Double-Sided Persuasion & The Art of the Takeaway

When you’re writing copy for a product or service, it’s so easy to talk about how great your selected product is. But you know what’s even better? Comparing your product with its closely similar competitors – and proving why your product is better!

Drew Eric Whitman calls this “Using the peripheral route to persuasion.” And the reason why it works so well is that when you use the peripheral route, you have no choice BUT to stand out from your competition.

I like to think of it as playing Devil’s Advocate…

Think about it: How many of your competitors are going to use their ads, sales letters or advertorials to only talk about THEIR products? Why in the heck would they use their resources to talk about any other product?

And that’s where you come in. The fact that you’re comparing and even complimenting your competitors shows that you’re giving your readers value. It shows that you want them to make the right decision, regardless of who they choose, which in turn makes you an honest authority that they can trust.

Other than that, there’s a number of reasons why marketers and copywriters do this:

  • One – It makes you look thoughtful and credible as a source, as you’ve taken the time to do your research to understand the strengths and weaknesses of whatever products you’re comparing (and why your product is stronger than all of them.)
  • Two – Let’s face it: people are lazy. They don’t want to have to do the research for your product if they don’t have to. So if you can make it as easy as possible to make a decision by providing “extensive” research on the product, you make it even easier for them to take action and buy.
    Comparing ads could be as simple as this:

The Macbook Air and the Zenbook UX305LA are both great slim laptops. When it comes to the MacBook Air, it’s got an ios processor that allows for speedy web browsing and can stay powered on for up to 12 hours. The Zenbook has an i7 processor and can stay powered on for the same amount of time. However, unlike the Macbook, the Zenbook comes with touch-screen features that allow for even faster web browsing and proves unanimously to be much more user-friendly…”

Something like that.

(Note: For MacBook or PC users, chances are these stats are inaccurate, and I apologize in advance! LOL)

Show Why Your Product is Better

This may sound a little counter productive, but your goal isn’t to bash your product’s competitors. After listing all of the benefits of the competing product, all you have to do is list why your product is better! Maybe the product you’re writing about is more durable, faster, easier-to-use, and so on. This is your chance to really flaunt your product’s best assets!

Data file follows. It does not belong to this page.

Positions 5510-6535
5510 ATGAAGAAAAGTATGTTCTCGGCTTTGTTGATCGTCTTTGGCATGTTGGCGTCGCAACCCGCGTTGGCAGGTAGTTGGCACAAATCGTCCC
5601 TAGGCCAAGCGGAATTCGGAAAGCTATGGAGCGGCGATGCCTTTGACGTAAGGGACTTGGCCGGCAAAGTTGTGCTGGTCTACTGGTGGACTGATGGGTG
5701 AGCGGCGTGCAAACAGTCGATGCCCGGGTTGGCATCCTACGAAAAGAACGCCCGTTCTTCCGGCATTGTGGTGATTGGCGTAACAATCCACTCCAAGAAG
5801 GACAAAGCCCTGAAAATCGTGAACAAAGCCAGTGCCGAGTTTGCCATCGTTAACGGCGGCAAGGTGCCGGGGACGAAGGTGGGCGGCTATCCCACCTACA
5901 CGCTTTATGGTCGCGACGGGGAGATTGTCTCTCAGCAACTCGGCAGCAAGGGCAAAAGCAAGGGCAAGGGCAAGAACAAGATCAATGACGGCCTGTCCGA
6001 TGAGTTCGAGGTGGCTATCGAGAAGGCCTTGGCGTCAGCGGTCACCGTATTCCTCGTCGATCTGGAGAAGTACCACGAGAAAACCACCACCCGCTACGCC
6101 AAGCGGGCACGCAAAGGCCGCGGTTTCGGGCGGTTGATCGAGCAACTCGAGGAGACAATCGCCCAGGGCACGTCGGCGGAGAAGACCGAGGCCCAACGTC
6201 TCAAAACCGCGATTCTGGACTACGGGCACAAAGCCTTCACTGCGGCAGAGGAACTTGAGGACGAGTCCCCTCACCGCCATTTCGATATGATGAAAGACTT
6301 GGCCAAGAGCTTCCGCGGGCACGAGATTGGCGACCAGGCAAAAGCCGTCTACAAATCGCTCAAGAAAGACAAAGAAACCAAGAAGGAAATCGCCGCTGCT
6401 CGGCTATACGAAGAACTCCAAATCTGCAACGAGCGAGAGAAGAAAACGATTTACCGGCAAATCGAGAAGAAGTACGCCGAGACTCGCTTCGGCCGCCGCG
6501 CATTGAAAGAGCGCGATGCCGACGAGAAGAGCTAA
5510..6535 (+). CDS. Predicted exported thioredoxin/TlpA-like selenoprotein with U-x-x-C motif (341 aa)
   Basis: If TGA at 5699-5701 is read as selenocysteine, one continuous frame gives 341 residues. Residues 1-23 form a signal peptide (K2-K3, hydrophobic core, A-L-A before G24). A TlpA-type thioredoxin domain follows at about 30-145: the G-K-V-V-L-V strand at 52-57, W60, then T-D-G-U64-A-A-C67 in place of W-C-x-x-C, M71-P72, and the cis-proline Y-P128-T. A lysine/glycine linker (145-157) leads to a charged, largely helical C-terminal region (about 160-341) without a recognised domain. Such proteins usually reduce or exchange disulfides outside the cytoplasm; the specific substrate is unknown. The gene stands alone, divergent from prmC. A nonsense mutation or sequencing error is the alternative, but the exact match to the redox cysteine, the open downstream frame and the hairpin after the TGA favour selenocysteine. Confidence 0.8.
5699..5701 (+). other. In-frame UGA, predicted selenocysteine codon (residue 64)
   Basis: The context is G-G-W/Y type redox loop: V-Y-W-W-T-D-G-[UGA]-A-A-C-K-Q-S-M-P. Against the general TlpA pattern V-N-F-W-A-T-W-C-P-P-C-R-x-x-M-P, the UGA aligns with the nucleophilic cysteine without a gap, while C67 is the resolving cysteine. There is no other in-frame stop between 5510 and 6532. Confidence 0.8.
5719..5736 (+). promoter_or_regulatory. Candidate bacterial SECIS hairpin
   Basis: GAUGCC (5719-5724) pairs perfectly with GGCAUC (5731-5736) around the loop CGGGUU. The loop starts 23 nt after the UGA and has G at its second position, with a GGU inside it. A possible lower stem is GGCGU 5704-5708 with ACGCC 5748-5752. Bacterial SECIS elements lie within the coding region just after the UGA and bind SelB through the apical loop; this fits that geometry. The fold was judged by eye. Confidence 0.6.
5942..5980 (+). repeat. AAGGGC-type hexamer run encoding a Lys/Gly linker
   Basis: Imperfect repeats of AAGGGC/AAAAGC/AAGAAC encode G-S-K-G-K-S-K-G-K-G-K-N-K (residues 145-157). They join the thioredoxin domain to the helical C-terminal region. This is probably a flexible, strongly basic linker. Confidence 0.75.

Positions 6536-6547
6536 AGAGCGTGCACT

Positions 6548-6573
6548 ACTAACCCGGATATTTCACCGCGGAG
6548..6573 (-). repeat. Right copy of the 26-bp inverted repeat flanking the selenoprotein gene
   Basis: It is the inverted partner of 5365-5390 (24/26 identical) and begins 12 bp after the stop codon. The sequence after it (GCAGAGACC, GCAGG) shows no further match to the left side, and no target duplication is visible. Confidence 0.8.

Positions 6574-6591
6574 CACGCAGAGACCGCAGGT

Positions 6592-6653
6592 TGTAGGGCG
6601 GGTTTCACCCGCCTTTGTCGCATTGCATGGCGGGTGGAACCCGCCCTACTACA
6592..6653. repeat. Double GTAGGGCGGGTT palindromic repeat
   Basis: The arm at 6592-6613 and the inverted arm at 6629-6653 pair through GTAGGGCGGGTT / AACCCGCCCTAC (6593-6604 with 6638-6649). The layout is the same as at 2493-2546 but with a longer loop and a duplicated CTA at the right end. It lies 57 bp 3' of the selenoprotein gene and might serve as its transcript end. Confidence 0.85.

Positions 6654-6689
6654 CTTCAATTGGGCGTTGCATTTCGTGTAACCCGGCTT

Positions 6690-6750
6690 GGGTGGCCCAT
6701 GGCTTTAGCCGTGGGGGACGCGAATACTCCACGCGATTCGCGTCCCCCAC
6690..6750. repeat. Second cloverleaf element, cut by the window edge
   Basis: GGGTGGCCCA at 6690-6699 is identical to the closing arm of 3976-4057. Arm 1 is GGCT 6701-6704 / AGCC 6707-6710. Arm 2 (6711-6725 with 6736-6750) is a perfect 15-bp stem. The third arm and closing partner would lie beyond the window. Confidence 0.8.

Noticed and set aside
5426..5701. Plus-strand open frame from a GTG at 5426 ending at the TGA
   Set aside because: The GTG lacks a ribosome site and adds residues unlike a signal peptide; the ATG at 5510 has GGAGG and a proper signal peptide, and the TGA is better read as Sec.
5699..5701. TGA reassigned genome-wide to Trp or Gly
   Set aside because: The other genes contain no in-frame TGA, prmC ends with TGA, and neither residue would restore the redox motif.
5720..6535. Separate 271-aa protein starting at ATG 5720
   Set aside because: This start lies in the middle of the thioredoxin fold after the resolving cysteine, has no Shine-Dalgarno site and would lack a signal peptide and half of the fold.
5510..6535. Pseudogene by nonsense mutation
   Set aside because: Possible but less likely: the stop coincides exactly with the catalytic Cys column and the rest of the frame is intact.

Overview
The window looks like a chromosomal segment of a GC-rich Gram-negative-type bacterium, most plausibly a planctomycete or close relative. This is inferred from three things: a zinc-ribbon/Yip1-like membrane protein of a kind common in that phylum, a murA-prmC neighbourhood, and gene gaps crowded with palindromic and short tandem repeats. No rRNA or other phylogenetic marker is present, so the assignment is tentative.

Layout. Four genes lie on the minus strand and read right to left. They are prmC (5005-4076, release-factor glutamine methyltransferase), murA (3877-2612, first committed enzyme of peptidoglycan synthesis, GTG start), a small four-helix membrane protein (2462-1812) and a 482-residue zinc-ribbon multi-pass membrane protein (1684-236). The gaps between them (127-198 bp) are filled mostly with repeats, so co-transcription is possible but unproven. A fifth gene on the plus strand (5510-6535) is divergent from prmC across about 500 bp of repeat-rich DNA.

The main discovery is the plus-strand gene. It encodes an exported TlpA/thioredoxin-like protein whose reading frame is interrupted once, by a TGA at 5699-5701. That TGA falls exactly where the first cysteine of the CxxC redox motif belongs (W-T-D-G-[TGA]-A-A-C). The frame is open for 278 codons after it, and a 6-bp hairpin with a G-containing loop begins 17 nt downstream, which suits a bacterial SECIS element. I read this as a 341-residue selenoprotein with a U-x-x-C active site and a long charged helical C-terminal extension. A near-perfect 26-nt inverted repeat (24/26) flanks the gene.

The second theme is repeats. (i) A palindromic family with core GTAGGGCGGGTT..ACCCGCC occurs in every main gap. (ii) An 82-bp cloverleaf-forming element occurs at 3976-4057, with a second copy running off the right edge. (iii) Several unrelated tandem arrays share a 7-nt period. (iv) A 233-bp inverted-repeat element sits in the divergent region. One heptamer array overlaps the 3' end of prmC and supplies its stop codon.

The Takeaway (For When You DON’T Have A Competing Product To Compare With)

If you don’t have a product to compare with your own, you can play devil’s advocate with yourself! How exactly do you do that? By performing the art of the takeaway.

Simply state the benefits of what your prospect could experience, so long as they take some sort of action (like buying your product), you could say something like, “Be Forewarned: This product is for SERIOUS inquirers only.” or “If you’re not serious about changing your life with this product and benefits, stop reading now…” or something to that effect.

It’s a known fact that humans want what they can’t have. So when something appealing is presented to us and we’re told we can’t have it, it makes us want that thing even more. So not only are you adding fuel to your prospects’ burning desire, but you’re also proving to be an even more credible authority by telling them what they should and shouldn’t buy.

You can also use the takeaway when you’re comparing your product with other competing products!

If you make a habit out of comparing your product with others and combine it with the art of the takeaway, you’ll be a powerful authority in your niche!

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